Monday, March 31, 2014

News and Resources from the Past Few Days

AUTISM: YET MORE PREVALENT. The Centers for Disease Control have released information about the prevalence of autism based on numbers from 2010. Overall, the prevalence is now 1 in 68 children, with variation across different parts of the country. Boys are about 5 times more likely to be diagnosed. Find out more.

YOUR CHANCE TO ADVOCATE FOR JAVITS FUNDING ends soon. At the site of NAGC you can find out how to urge US senators to continue funding the Javits program for research on gifted education. If you feel in an advocating kind of mood, go to NAGC's site and do this by April 1.

DYSLEXIC ADVANTAGE. A week or so ago, the Eides held several events in the San Francisco area to raise awareness of dyslexia, support kids who have it, raise funds, and further the cause of their organization, Dyslexic Advantage. If you're interested in see photos of the events (and seeing who was there) check out their photos at Flickr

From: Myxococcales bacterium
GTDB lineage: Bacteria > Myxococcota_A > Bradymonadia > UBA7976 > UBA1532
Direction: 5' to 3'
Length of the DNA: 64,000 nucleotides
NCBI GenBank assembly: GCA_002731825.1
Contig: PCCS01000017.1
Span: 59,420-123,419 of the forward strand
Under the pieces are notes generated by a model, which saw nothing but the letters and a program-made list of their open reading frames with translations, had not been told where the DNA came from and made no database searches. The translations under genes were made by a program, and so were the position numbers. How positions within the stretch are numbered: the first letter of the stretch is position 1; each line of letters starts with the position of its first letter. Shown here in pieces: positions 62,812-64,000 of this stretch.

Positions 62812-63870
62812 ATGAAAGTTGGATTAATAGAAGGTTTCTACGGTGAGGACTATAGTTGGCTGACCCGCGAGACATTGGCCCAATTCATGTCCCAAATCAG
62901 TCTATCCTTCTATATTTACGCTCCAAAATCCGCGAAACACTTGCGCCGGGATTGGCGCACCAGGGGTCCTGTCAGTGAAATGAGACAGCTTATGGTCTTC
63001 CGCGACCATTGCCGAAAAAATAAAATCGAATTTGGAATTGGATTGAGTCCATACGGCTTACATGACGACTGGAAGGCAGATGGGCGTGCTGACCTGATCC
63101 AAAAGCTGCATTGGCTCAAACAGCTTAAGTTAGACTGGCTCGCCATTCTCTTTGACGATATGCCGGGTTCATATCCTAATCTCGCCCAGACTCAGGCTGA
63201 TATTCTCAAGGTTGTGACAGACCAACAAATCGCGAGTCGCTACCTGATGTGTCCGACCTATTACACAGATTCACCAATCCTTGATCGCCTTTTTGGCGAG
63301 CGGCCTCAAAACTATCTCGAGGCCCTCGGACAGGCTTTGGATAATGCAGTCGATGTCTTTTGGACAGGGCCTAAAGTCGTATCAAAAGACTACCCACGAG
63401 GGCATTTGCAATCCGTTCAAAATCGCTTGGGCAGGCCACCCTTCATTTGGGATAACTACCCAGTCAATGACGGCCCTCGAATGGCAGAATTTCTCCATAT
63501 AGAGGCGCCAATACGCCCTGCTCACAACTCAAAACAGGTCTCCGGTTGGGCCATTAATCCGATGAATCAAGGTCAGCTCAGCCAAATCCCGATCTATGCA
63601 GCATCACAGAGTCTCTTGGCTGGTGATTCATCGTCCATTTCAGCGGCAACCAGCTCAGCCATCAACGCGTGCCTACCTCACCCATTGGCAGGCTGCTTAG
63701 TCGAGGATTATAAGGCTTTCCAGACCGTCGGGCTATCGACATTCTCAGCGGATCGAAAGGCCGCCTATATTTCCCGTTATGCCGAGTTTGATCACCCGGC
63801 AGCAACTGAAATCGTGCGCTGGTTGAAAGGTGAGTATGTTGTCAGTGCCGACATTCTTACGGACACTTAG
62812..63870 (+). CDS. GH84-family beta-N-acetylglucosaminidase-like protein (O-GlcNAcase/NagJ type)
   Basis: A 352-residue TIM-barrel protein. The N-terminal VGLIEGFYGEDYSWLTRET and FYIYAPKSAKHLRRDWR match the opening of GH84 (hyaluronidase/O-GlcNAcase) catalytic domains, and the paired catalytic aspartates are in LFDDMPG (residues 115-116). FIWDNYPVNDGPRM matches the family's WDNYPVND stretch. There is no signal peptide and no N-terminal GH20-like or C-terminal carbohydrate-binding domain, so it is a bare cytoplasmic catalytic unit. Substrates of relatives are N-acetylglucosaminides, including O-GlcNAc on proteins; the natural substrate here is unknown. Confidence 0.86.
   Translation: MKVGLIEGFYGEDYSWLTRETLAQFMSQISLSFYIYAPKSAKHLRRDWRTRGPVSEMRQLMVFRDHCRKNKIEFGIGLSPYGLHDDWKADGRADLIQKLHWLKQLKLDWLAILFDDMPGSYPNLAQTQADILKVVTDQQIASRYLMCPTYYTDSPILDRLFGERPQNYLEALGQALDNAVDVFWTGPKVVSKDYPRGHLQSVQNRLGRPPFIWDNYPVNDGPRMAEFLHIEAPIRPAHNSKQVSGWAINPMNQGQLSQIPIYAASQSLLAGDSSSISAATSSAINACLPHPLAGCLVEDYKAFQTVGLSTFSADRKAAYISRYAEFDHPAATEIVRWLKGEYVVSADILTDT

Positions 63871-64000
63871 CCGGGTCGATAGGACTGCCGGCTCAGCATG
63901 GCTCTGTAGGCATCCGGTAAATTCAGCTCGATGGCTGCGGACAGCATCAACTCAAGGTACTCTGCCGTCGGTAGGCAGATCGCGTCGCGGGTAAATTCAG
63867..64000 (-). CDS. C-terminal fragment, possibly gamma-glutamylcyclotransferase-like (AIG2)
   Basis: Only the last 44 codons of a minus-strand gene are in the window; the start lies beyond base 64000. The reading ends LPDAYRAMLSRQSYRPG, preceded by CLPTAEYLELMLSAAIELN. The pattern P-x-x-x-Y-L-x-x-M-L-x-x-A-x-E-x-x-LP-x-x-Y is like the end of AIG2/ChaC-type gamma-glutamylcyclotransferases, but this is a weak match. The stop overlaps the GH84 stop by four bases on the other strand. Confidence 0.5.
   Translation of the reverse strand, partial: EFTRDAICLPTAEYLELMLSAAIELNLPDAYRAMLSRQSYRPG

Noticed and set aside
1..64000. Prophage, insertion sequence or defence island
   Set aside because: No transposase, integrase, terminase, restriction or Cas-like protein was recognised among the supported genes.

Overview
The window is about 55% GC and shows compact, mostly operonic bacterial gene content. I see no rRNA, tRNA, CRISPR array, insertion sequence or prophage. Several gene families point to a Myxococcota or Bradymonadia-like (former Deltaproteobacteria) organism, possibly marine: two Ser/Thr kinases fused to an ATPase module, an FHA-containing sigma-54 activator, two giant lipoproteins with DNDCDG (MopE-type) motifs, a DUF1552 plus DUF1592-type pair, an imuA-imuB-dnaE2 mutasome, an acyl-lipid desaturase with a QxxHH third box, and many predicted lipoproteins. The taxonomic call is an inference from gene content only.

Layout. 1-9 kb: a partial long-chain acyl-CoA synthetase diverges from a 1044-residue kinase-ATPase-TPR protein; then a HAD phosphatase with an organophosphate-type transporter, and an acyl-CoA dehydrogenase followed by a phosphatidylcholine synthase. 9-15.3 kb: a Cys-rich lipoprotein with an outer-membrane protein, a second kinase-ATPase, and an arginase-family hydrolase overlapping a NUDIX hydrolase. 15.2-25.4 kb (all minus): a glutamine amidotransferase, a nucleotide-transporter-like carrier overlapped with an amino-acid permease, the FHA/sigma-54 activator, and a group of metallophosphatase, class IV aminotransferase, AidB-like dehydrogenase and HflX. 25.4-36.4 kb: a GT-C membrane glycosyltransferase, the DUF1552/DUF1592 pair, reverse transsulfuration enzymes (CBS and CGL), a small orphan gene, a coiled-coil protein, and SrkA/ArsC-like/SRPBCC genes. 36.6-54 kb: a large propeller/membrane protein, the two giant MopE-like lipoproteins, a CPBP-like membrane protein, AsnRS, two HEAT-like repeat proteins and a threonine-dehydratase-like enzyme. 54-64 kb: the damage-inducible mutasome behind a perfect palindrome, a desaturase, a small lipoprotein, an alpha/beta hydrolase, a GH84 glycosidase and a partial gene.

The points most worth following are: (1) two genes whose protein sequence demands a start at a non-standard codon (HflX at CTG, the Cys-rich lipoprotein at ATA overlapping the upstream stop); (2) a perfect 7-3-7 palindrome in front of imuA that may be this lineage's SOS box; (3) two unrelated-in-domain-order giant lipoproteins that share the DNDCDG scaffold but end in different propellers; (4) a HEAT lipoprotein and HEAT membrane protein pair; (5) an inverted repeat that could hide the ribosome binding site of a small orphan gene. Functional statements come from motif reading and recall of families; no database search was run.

DYSLEXIA RESOURCE. A page at (we didn't know what that is either) is titled "NYC Dyslexia Daily." It's an "aggregation" site with pointers to all sorts of news about dyslexia. Find it.

SENG CONFERENCE. SENG's annual conference is in July, but you can see now the sessions the organization has scheduled for attendees. Lots of sessions are 2e-related. Find the schedule.

NCLD has summarized some recent data from the US Department of education relating to the participation of kids with LDs (and who are learning English) in gifted/talented programs. The comments from readers and parents at the end of the article will be particularly resonant with parents of 2e kids (some of the comments are from parents of 2e kids). Read more.

MINERVA SCHOOLS, affiliated with the Keck Graduate Institute in Southern California, has solicited applications from "the brightest and most motivated students around the world" for its inaugural undergraduate class, according to materials supplied by the schools. Students outside of the U.S. make up the majority of students offered admission with 10 countries and five continents represented. Minerva says that the admitted students are extraordinarily gifted and driven individuals with major accomplishments that span intellectual, social, business, and artistic endeavors. Three students are entrepreneurs with thriving businesses, two hold patents, one is the co-founder of an NGO, eight have written and published books, plays, articles, or scientific papers, six are leaders in student publications or broadcast stations, five lead high school sports teams, and four are heads of student government. Find out more at the site of the school.

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